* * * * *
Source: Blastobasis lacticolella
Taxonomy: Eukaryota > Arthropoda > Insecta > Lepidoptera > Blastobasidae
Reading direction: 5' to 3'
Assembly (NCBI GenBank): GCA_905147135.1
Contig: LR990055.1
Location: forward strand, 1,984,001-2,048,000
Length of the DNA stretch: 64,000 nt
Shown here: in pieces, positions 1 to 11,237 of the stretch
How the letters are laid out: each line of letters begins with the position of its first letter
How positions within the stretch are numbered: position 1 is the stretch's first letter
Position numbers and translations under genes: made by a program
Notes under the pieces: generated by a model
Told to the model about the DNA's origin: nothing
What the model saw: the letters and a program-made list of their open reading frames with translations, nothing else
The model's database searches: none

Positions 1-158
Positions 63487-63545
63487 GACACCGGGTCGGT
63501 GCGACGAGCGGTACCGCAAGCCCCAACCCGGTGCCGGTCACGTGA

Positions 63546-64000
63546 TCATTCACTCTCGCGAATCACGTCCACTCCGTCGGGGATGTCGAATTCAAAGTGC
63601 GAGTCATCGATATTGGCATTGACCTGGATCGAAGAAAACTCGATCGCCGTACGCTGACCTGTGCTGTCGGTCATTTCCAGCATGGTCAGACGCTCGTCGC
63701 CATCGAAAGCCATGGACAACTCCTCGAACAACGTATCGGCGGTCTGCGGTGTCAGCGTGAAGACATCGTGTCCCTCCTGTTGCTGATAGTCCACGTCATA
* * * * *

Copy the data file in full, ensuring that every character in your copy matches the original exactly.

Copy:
Source: Blastobasis lacticolella
Taxonomy: Eukaryota > Arthropoda > Insecta > Lepidoptera > Blastobasidae
Reading direction: 5' to 3'
Assembly (NCBI GenBank): GCA_905147135.1
Contig: LR990055.1
Location: forward strand, 1,984,001-2,048,000
Length of the DNA stretch: 64,000 nt
Shown here: in pieces, positions 1 to 11,237 of the stretch
How the letters are laid out: each line of letters begins with the position of its first letter
How positions within the stretch are numbered: position 1 is the stretch's first letter
Position numbers and translations under genes: made by a program
Notes under the pieces: generated by a model
Told to the model about the DNA's origin: nothing
What the model saw: the letters and a program-made list of their open reading frames with translations, nothing else
The model's database searches: none

Positions 1-158
Positions 63487-63545
63487 GACACCGGGTCGGT
63501 GCGACGAGCGGTACCGCAAGCCCCAACCCGGTGCCGGTCACGTGA

Positions 63546-64000
63546 TCATTCACTCTCGCGAATCACGTCCACTCCGTCGGGGATGTCGAATTCAAAGTGC
63601 GAGTCATCGATATTGGCATTGACCTGGATCGAAGAAAACTCGATCGCCGTACGCTGACCTGTGCTGTCGGTCATTTCCAGCATGGTCAGACGCTCGTCGC
63701 CATCGAAAGCCATGGACAACTCCTCGAACAACGTATCGGCGGTCTGCGGTGTCAGCGTGAAGACATCGTGTCCCTCCTGTTGCTGATAGTCCACGTCATA